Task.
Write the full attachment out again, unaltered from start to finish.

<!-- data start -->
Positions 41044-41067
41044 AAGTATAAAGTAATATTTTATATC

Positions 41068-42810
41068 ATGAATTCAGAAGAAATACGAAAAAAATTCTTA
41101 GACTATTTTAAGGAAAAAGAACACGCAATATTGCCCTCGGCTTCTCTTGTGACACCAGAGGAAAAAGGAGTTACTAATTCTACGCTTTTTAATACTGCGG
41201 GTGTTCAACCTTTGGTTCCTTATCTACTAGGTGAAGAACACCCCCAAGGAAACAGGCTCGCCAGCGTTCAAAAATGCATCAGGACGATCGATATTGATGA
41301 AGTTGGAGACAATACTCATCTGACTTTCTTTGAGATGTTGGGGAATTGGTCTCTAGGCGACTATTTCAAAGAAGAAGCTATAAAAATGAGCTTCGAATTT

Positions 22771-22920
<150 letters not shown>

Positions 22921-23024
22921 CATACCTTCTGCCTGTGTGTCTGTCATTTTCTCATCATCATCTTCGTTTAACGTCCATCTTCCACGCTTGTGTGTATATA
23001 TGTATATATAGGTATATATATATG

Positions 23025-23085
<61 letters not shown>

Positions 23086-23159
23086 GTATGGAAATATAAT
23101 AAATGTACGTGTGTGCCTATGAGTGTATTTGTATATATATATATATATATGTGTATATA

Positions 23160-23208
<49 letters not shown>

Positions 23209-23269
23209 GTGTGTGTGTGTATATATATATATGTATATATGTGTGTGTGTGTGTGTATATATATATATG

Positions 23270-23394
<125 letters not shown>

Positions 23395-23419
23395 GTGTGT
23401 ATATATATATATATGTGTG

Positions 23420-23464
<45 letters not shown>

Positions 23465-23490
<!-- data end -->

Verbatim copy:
Positions 41044-41067
41044 AAGTATAAAGTAATATTTTATATC

Positions 41068-42810
41068 ATGAATTCAGAAGAAATACGAAAAAAATTCTTA
41101 GACTATTTTAAGGAAAAAGAACACGCAATATTGCCCTCGGCTTCTCTTGTGACACCAGAGGAAAAAGGAGTTACTAATTCTACGCTTTTTAATACTGCGG
41201 GTGTTCAACCTTTGGTTCCTTATCTACTAGGTGAAGAACACCCCCAAGGAAACAGGCTCGCCAGCGTTCAAAAATGCATCAGGACGATCGATATTGATGA
41301 AGTTGGAGACAATACTCATCTGACTTTCTTTGAGATGTTGGGGAATTGGTCTCTAGGCGACTATTTCAAAGAAGAAGCTATAAAAATGAGCTTCGAATTT

Positions 22771-22920
<150 letters not shown>

Positions 22921-23024
22921 CATACCTTCTGCCTGTGTGTCTGTCATTTTCTCATCATCATCTTCGTTTAACGTCCATCTTCCACGCTTGTGTGTATATA
23001 TGTATATATAGGTATATATATATG

Positions 23025-23085
<61 letters not shown>

Positions 23086-23159
23086 GTATGGAAATATAAT
23101 AAATGTACGTGTGTGCCTATGAGTGTATTTGTATATATATATATATATATGTGTATATA

Positions 23160-23208
<49 letters not shown>

Positions 23209-23269
23209 GTGTGTGTGTGTATATATATATATGTATATATGTGTGTGTGTGTGTGTATATATATATATG

Positions 23270-23394
<125 letters not shown>

Positions 23395-23419
23395 GTGTGT
23401 ATATATATATATATGTGTG

Positions 23420-23464
<45 letters not shown>

Positions 23465-23490